I see that TVR are now saying that the new car will be ready in 18 months. Excuse my cynicism, but isn't that what they said about 18 months ago? Oh, and of course that depends on them raising another £25 milion in funding. On the bond market. I reckon the terms for those bonds will be pretty steep....
By 2022, will there really be a market for a 5 litre Ford engined V8 sports car (that is now said to be going to cost £100k)? Or maybe, following the rules on contra-investment, as there may well be no other newly released V8 sports cars by then, they might sell thousands and thousands.
I do wish them well, but I can't help thinking this is not going to turn out well.
Quite a good idea though - all the loons could get a few cars built on some sort of ultra adaptable line, and there would be 2000hp hybrid super SUV’s everywhere. The Donkernator could finally hit production.
Nothing's up with the M3, it's just that I would honestly be tempted to change it for a Mustang Mach 1 for a different kind of V8 experience.
One of the few criticisms that you can level at the M3 is that it doesn't sound enough like a traditional V8 and it's rather quiet in the cabin unless you cane it. I suspect that all the current V8 Mustangs have a more exhuberant vocal character.
The latest ones with the sports exhaust are pretty loud, the one we had for a week last year did sound very good and there was a lot to like. The automatic gearbox and all season tyres weren't good, but overall we really liked it.
maybe it's my naivity, but I think the problem they've had is this desire to make a splash with volume numbers for what is a niche market. What was TVR making at it's high point? 2, 3000 cars a year? but it took the best part of 20 years under Peter Wheeler to get there. Like Mark & Pete said, starting with refurbished/updated Wheeler era cars and working with the existing specialists such as Str8six would have made sense and got the money coming in..
TVR already own the parts business under the TVR Heritage banner. They have dealers signed up as official TVR service centres. As far as I know, Dom at TVR Power bought lots of tooling and the rights to the engines when they folded. I may be wrong on that. What I do know is that he wanted nothing to do with the new TVR as a Service Centre. The deal was very one sided from what I gather.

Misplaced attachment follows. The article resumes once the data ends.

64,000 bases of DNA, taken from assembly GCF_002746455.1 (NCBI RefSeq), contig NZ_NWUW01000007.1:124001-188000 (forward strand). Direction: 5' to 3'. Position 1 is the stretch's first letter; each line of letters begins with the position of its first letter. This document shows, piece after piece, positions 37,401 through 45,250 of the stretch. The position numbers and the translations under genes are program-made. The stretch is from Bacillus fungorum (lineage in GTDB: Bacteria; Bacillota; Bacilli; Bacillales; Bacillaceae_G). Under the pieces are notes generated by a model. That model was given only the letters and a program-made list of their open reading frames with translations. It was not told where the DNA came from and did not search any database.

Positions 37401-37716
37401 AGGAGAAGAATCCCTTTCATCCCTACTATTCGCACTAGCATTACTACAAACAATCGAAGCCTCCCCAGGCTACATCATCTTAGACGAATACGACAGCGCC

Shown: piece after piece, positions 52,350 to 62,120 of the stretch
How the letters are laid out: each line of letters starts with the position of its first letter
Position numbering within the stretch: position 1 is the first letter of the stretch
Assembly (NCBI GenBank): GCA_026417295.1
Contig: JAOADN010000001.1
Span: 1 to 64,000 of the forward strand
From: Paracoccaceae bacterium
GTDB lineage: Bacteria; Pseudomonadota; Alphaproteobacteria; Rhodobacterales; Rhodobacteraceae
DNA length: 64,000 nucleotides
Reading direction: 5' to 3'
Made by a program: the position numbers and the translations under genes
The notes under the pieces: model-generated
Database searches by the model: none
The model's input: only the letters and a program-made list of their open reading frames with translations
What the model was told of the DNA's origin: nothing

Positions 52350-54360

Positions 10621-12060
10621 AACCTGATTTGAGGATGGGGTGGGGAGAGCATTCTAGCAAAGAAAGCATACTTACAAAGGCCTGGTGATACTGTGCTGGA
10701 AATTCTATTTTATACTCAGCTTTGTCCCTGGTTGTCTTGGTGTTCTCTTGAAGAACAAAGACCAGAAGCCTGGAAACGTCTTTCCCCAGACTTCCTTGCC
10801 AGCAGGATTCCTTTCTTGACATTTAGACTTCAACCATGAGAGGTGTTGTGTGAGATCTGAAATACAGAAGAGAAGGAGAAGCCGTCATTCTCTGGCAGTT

The Tuscan is indeed still a great design that if released today would look fresh and modern. The other cars from that era (T350 etc) are a bit meh in comparison. The only other one that came close was the Sagaris but that always felt a bit fussy like they were trying too hard at the time.
I always loved the Griffith, Chaemera and Cerbera but Mark's experience of ownership was quite eye opening to the potential mechanical and structural flaws that were built into them. As a car they look great, sound great and go like stink. But as an ownership proposition they must be incredibly frustrating. I know that an epic drive will quickly bring forgiveness but the new TVRs will have to get the quality nailed down a lot better because buyers of new cars like that these days wont accept a chassis that rots in less than a decade.
The cost to produce and weld it in stainless would be prohibitive. Good replacement chassis are powder coated.
In hindsight, I should have had mine painted with 2k epoxy instead of powder coat. The reason I struggled to sell it was that the powder coating was failing again.
The original powder coating on this one had failed around all the joints so they had dangerously corroded. The new one had an electrostatically applied coating that was baked off in the oven. Supposedly better than the original TVR one.
We used to employ TVR's former machine shop manager and he said they were a distinctly odd company in the way they went about things.
If you let me stay I promise to be a (slightly)less argumentative bastard from now on.